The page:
Advice firm told to compensate clients over property scheme

Advice firm told to compensate clients over property scheme

An advice firm has been ordered to compensate three clients over “unsuitable” advice it gave to invest in investment scheme German Property Group, formerly known as the Dolphin Trust.

According to the Fos, Wealthmasters Financial Management, a financial planning firm with offices in Bridgend, Barnsley and London, currently has 17 open cases at the Financial Ombudsman Service, with 11 complaints made about the firm last year.

Three of the cases that have been heard related to investments in the unregulated Dolphin Trust.

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German Property Group, initially called Dolphin Trust, collapsed in 2020, putting millions of pounds of UK pension money at risk.

A BBC investigation in 2019 estimated the property group borrowed up to £600mn from the likes of pension investors, much of it sold through unregulated introducers.

The scheme focused on redeveloping German listed buildings into luxury apartments, and had promised UK investors double-digit returns.

But the company was plagued with problems as investors saw the maturity date of their investments pass without payment.

In 2020 the Financial Conduct Authority urged GPG investors to contact their adviser to complain amid warnings their funds could be at risk.

Wealthmasters' Fos cases

The first upheld case against Wealthmasters relating to its advice on GPG was brought by a client who was advised to invest £160,000 in the scheme between 2015 and 2016.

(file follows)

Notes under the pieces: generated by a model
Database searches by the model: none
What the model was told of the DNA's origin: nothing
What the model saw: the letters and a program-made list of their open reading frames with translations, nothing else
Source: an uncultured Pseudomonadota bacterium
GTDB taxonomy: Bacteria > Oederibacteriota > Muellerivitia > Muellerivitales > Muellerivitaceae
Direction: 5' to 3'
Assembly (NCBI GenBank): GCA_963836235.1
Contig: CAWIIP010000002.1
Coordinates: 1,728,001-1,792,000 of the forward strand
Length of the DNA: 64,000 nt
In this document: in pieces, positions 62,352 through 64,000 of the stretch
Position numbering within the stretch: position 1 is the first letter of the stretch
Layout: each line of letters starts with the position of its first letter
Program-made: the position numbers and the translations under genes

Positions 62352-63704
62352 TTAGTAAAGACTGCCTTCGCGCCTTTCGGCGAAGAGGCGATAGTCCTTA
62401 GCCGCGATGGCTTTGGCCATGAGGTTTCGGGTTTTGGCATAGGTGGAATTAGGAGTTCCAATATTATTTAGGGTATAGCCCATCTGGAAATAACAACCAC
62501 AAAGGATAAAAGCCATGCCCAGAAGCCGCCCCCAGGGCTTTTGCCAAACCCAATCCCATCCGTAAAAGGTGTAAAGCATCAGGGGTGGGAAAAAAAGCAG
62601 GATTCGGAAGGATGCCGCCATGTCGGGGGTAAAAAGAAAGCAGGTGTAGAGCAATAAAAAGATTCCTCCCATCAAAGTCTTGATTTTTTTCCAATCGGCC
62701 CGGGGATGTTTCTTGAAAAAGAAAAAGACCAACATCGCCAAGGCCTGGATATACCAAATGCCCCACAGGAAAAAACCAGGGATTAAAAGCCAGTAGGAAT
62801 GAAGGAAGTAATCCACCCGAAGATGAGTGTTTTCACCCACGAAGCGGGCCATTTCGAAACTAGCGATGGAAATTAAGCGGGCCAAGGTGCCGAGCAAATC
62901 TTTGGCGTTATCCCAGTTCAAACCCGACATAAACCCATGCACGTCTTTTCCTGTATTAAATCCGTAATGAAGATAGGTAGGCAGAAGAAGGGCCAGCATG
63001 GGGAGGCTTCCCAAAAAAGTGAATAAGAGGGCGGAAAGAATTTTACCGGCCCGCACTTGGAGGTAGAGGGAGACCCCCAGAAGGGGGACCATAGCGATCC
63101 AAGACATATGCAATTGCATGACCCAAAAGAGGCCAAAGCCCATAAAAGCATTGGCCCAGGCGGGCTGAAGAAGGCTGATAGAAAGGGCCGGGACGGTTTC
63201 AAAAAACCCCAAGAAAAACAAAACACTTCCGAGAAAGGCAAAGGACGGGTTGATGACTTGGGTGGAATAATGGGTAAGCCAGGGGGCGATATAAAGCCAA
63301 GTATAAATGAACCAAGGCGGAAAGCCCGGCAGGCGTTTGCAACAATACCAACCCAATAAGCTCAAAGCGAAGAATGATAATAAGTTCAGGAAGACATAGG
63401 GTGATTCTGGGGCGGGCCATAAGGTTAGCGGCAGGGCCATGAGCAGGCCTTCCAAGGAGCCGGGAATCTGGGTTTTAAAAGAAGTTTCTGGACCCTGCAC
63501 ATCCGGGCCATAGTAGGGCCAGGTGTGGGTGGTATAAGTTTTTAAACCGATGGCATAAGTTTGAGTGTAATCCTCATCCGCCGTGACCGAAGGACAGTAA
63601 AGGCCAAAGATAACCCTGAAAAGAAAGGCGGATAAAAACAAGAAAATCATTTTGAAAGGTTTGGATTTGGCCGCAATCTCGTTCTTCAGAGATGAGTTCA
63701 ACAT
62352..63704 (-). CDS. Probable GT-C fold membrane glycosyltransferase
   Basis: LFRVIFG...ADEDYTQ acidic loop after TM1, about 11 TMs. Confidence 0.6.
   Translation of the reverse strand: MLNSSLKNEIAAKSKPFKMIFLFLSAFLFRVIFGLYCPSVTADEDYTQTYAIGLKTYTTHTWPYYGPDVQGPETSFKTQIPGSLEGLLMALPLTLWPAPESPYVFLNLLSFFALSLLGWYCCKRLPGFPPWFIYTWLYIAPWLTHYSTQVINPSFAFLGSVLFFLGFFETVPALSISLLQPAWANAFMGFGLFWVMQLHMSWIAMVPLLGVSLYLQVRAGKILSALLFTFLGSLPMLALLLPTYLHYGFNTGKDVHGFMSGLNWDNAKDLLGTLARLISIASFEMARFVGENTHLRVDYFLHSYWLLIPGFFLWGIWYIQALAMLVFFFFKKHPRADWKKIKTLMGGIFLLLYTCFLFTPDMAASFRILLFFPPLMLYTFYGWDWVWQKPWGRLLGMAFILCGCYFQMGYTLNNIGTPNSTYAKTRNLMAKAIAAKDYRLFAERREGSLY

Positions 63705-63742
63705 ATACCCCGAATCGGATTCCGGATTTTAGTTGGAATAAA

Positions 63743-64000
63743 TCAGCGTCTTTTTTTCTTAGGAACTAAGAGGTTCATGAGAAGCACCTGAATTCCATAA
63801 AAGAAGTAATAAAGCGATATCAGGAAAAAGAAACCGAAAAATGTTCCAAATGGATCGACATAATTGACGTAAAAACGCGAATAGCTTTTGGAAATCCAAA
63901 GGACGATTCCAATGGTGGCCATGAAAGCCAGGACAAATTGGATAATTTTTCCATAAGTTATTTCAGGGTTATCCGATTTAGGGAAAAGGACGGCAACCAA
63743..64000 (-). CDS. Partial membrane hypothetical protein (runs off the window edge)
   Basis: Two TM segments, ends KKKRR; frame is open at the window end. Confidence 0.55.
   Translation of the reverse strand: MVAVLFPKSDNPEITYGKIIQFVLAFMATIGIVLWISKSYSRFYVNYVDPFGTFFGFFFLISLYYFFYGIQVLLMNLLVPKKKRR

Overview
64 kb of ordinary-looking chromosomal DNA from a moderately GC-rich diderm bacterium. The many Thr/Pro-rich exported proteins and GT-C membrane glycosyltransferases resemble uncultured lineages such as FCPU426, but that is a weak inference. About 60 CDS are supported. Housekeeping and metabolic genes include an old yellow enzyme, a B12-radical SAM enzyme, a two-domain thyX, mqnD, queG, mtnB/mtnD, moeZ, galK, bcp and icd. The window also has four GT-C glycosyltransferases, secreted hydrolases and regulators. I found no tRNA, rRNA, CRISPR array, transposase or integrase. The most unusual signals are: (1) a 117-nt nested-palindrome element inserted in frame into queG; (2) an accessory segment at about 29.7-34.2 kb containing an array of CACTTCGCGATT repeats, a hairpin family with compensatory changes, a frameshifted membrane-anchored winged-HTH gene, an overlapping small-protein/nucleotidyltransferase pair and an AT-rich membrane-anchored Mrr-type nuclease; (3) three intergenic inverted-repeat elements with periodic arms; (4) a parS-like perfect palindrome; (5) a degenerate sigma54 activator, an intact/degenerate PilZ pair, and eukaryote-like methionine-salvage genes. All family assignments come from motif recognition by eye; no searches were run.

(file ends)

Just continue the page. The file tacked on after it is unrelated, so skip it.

This equated to around 20 per cent of his pension fund. 

In coming to its decision the Fos noted that in 2013 the FCA banned the promotion of unregulated collective investment schemes, like the GPG investment, to the vast majority of retail investors in the UK. 

At the time, it told firms that the promotion of these riskier and complex fund structures would generally be restricted to sophisticated investors and high net worth individuals.

The FCA has defined a high net worth investor as one having an annual income of £100,000 during the 12 months immediately preceding the certificate or alternatively, someone who have net assets of £250,000 excluding the domestic home, pensions and life assurance policies.

The Fos outlined that despite the fact the client, referred to as Mr D, had a certificate to sign that he was a high net worth individual, the firm should have known from its fact-find that this was not actually the case.

In his decision, the ombudsman also noted that Wealthmasters had not done enough to satisfy him that there was a clear potential for Mr D to be better off as a result of its recommendations.

The second case, brought against the firm by a client referred to as Mr H and decided by the Fos in August last year, related to advice given by the firm in 2017 for the complainant and his wife to invest £25,000 each in GPG.

The couple complained to Wealthmasters in 2019 about the advice they had received and service they had been provided.

In coming to its decision, the Fos again noted that the GPG investment could only be promoted to high-net-worth individuals and questioned whether Mr H was one.